Sunday, March 15, 2009

Care and Feeding of Rain Tanks

We have two rain barrel tanks - one of 350 gallon capacity, one of 500 gallon capacity. They are low-profile and hidden behind our house in our backyard. We got the tanks from Tank Depot online in 2005. We hooked them up to our gutter system and we use the water for our garden and fruit trees.

Me in the 350 gallon rain tank, preparing to muck.

We originally hooked the larger tank up to a drip irrigation system, but found that the pressure was low and because of that, the timers that I hooked up would not work. I kept running off and leaving the tank running all day. Needless to say there was some cursing when I found the tanks almost completely empty. Now, I just use a watering can to water the garden, and a bright blue hose to water the fruit trees.

We had three main reasons to get the rain barrels:

1. We can water our garden in spite of any drought restrictions which might be imposed in the future.

2. We have emergency water rations from early spring through late fall (although we would need to filter the water through our Katadyn filter in order to drink it).

3. To decrease our water footprint.

Reducing our water bill was not one of our goals. The cost of this kind of system will probably never be paid back in money, since we are only charged about $3/1000 gallons of water.

Like any system, the rain barrels require maintenance. We installed filters over the top of the lids and in front of the faucets so that twigs, leaves, and other particles are filtered out. However, this doesn't solve the problem of dust and bird poop and shingle pieces. I've considered the "first flush" systems, but they are kind of expensive and we aren't using the PVC pipe that they require to work, so we'd have to rework the whole downspout part of the system. Unless anyone has suggestions??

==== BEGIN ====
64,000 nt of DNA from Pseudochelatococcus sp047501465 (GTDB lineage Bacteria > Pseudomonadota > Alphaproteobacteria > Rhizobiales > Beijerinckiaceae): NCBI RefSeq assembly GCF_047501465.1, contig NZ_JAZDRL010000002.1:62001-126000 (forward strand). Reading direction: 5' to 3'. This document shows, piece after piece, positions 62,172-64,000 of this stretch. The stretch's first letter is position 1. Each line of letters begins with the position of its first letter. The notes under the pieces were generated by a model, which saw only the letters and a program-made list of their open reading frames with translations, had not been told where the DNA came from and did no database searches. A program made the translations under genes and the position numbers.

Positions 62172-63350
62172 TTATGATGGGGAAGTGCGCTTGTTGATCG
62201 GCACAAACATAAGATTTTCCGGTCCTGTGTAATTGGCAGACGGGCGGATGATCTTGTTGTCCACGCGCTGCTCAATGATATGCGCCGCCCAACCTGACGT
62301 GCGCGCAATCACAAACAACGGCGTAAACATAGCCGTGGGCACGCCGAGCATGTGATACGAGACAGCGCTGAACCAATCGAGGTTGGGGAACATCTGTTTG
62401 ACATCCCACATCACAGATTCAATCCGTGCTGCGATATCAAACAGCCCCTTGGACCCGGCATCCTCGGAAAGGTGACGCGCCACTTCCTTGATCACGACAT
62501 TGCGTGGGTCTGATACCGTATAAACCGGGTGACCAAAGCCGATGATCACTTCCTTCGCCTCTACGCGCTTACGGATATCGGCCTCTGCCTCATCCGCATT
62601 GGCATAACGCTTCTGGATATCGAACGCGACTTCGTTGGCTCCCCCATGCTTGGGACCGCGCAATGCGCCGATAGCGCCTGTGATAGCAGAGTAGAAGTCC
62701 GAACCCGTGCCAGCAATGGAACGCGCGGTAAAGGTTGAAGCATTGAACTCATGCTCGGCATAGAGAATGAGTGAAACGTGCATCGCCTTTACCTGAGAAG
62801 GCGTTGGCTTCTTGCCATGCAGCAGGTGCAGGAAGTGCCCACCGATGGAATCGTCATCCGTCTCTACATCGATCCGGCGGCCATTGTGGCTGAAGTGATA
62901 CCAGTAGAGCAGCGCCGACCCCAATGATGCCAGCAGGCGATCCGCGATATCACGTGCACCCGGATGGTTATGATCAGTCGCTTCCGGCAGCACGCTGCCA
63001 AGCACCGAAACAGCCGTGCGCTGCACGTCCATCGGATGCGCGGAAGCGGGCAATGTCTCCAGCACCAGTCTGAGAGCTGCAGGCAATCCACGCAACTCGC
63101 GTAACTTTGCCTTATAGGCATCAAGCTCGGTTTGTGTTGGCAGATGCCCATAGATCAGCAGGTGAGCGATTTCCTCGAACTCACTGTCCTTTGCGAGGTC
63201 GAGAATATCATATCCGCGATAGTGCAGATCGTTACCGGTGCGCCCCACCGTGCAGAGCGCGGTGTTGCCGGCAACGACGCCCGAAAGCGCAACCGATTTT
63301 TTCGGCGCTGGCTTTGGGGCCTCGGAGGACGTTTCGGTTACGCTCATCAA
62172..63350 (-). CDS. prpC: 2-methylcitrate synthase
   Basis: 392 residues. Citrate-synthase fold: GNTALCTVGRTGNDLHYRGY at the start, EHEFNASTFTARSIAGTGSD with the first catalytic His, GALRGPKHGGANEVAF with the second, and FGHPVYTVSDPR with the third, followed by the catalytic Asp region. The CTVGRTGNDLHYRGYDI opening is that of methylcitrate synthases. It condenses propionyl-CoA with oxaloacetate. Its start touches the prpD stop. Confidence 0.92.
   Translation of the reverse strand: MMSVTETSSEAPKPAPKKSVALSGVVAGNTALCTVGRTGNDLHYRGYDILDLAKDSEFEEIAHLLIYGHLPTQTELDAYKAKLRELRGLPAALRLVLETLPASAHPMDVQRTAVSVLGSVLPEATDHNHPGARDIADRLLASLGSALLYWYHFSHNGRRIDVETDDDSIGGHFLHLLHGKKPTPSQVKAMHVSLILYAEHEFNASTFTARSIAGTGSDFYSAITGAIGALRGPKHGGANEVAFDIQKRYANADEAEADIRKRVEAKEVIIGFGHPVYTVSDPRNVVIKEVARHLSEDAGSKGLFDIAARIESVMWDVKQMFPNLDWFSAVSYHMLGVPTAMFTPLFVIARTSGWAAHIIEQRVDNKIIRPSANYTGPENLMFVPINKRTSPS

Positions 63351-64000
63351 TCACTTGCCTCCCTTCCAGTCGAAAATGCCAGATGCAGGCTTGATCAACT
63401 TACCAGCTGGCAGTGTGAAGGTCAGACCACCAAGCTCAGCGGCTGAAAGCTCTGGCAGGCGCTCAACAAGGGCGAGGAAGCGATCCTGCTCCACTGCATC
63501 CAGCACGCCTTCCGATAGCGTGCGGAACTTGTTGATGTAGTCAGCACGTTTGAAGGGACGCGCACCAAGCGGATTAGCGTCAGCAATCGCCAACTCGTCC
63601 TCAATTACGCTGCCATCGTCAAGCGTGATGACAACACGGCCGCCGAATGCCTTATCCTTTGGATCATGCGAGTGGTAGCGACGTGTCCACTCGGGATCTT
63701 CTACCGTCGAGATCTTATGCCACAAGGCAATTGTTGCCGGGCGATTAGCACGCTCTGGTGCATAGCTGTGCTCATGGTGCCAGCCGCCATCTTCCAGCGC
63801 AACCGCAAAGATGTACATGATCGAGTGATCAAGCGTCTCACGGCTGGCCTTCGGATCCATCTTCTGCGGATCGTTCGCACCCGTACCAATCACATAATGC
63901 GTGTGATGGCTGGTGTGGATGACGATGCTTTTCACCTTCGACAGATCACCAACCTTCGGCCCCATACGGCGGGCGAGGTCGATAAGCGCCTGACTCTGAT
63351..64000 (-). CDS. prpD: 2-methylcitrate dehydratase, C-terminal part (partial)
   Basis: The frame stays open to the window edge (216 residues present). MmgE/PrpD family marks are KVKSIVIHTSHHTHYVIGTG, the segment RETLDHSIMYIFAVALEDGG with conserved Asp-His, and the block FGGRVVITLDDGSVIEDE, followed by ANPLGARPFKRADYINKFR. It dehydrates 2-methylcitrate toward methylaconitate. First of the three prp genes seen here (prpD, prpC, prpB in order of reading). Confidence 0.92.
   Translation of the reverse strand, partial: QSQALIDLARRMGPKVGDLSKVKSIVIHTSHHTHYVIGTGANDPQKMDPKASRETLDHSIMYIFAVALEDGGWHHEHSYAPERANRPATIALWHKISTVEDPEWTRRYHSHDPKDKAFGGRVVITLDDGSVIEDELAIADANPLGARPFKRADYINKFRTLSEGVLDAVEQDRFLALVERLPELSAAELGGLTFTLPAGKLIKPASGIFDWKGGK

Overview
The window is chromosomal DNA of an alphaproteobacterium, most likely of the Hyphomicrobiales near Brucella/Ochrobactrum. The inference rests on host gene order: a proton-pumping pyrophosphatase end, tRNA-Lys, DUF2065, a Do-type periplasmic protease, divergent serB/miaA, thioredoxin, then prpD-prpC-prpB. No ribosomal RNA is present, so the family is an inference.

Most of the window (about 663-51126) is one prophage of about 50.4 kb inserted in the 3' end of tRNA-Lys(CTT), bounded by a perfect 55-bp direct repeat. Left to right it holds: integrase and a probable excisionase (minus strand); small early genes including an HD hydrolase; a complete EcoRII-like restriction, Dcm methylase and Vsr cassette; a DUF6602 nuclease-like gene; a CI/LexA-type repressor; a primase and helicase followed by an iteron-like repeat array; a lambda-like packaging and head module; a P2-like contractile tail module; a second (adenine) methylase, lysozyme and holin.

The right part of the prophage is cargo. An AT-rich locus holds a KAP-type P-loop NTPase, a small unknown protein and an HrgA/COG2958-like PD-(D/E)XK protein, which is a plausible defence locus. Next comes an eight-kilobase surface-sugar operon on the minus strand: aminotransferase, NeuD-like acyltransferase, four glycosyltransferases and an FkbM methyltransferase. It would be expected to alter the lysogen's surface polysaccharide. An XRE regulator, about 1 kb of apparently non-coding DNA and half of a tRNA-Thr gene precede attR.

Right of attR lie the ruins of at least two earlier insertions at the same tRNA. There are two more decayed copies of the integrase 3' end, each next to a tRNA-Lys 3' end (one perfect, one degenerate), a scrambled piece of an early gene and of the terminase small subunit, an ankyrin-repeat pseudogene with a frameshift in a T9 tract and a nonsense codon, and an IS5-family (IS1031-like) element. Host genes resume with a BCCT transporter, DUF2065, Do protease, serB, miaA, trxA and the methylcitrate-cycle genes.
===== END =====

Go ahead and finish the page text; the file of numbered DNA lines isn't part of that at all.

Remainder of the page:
There are a few times every year when we have to pay attention to the rain tanks.

1. After every major rain we check the top filter and scoop away any major gunk. Since we want to go outside and see how full the tanks are, this is not an imposition. We will probably have to replace these filters every five years or so, but have not yet had to do so.

2. In the fall, we disconnect the tanks from the gutters and drain the tanks to protect them and the faucets from freezing. We had a faucet crack one year. This part can be kind of a pain because we have to tip the tanks to get the last few inches out of the bottom, and tanks with water in them are HEAVY. I'm not sure we would have to do this if we got more durable faucets.

3. In the spring, we muck out the bottom of the tanks. You'd be surprised how much dirt and shingle particles get in the tanks! We usually just climb in the tank and use a trowel and a bucket to scrape the mud off the bottom of the tank. Luckily, it doesn't smell. If there is dry dust, we sweep it up. (This is a two-person job - one to muck and one to dispose of the muck.) Then, we hose out the tank, drain it and hook up the guttering system. Ready for another spring, summer and fall of sweet rainwater!

4. Several times a year, we have to clean out the gutters. But that's kind of standard for anyone who has a gutter system.

Although dust/dirt does get in the rain tanks, it seems to settle to the bottom. The water that comes out of the spout always looks clear and pure. I haven't had a water test, but I am considering it. I am curious how the shingle particles are affecting the water quality.

If you are interested in rain barrels for emergency water or to cut down on your "water footprint", be sure you are ready to maintain them! A smaller, simpler system, with barrels that are lighter and easier to maneuver, would probably require less maintainance. Obviously, they wouldn't provide as much water storage for dealing with emergencies or droughts.


Theresa said...

What sort of shingles do you have? I think some of them have asbestos in them, but I'm not completely sure of that. We are going to get more serious about our rainwater collection this year, and we do have the kinds of shingles that give off 'particles' as well. I shall have to do more research on this....

Theresa said...